What's going on with FLOSS devs these days

Barry Roberts blr at robertsr.us
Fri Nov 23 06:14:56 MST 2012

I admit I only read about half the article, but it my impression is of a
tempest in a teapot.

First, comparing to the kernel is probably a bad analogy here.  Linus has
long been adamantly opposed to a long-term stable kernel ABI.  And it seems
that's what most of the complaints are about here: shifting API's for
plugin, themes, notifications, etc.

Also, one of the primary complaints I hear about developing for Linux
desktops is the bewildering array of choices.  For Windows there is one
api, and now that's pretty much true for MacOS.  Having to choose right up
front whether to use Qt, GTK, wx, or other less-popular options is
confusing for a lot of commercial developers.  I think choices and freedom
are a good thing, but it is a very different mindset than the corporate
walled garden.

I'm not trying to make fun of my mother-in-law, but she's the kind of
computer user that when one of her grandkids changes her wallpaper, she
stops using her computer until she figures it out again (or she gets me to
change it back).  Users with that level of computer comfort vastly
outnumber folks like us (I think).  If GNOME devs think they're doing the
right thing for and targeting the average user, more power to them.  Let's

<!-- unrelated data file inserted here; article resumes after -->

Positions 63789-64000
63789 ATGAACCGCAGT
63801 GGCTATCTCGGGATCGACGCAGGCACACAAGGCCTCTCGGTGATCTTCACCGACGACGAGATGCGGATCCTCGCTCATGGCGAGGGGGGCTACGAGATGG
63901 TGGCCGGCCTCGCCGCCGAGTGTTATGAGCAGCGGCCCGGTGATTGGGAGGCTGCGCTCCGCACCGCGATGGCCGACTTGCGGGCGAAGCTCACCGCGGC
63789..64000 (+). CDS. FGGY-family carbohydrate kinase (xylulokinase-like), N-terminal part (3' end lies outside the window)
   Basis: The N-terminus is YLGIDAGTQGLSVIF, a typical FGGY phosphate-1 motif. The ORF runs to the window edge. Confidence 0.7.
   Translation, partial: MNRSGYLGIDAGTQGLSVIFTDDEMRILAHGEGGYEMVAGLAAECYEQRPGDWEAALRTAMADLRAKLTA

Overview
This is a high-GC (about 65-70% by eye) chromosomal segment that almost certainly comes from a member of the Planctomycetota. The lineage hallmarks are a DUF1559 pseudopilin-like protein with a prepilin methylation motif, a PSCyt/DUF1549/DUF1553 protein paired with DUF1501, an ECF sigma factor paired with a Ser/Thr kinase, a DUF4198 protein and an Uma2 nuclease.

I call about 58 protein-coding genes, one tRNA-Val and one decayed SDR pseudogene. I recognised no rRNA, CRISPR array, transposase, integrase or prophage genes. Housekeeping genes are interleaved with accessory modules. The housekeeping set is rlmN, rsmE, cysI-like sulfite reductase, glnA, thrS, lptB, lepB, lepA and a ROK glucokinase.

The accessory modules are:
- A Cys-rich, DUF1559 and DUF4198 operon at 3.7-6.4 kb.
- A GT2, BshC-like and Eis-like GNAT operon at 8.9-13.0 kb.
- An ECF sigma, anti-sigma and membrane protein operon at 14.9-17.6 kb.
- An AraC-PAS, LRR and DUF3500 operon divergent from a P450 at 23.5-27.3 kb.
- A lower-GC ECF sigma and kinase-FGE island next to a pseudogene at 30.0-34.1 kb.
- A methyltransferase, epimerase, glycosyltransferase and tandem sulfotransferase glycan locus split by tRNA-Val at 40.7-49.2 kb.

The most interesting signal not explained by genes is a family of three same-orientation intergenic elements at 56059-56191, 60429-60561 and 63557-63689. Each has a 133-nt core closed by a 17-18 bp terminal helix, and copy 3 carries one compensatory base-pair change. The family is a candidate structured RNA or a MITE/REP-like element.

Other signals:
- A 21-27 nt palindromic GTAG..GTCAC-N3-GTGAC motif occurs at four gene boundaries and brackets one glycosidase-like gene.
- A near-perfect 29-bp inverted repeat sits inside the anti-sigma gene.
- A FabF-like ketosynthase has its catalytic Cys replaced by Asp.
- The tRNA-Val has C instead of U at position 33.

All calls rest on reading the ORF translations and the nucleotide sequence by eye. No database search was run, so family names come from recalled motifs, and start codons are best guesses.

face it, the average Windows/Mac user if they used Linux would never
install a theme or completely re-arrange their desktop.  My m-i-l hated her
new Windows 7 computer for a long time because it was totally different (to
her) than her old XP machine.

I like having the choice of KDE, Gnome, Cinnamon, Unity, Enlightenment,
XFCE, LXDE, etc.  Some don't.  I think it makes perfectly good business
sense for RedHat (or Suse or Canonical) to make their distro friendly to
MSCE's and Windows users.  That doesn't mean I always agree with their
decisions, but I can see their point.  The most technical, demanding users
(like me) are an insignificant part of the market, and I have little brand
loyalty.  I can install whatever I want on a whim and make it work.
 Windows and Mac users expect consistency and lack of choice.  If it means
more people can use Linux, and more driver support, but I can still fire up
E17, no skin off my back.

On Thu, Nov 22, 2012 at 10:34 PM, Michael Torrie <torriem at gmail.com> wrote:

> I just read this very interesting (and frustrating) article and wondered
> if any of you have read it:
> https://igurublog.wordpress.com/2012/11/05/gnome-et-al-rotting-in-threes/.
>  Any thoughts?  While the kernel goes on under Linus' (prudent and often
> wise) direction, are things really this bad elsewhere in the FLOSS
> world?  Is it just "Linux" projects that act this way?  All this talk by
> developers of "brand" is just bizarre. The fact that they have any
> usership at all is thanks to other brands (Ubuntu, Fedora, Debian, or
> just "Linux").  I'm not referring to just Gnome here.  Seems like a lot
> of projects lately have devs who are hell-bent on heading down their own
> path despite what people who actually use their software would think or
> want.  Makes me really sad because Linux still has a lot of potential
> and I've enjoyed using it over the years because it could be made to be
> a useful tool to serve my needs.
> Anyway.  Maybe I'm just ungrateful.  Back to Metro... (I kid I kid)
> /*
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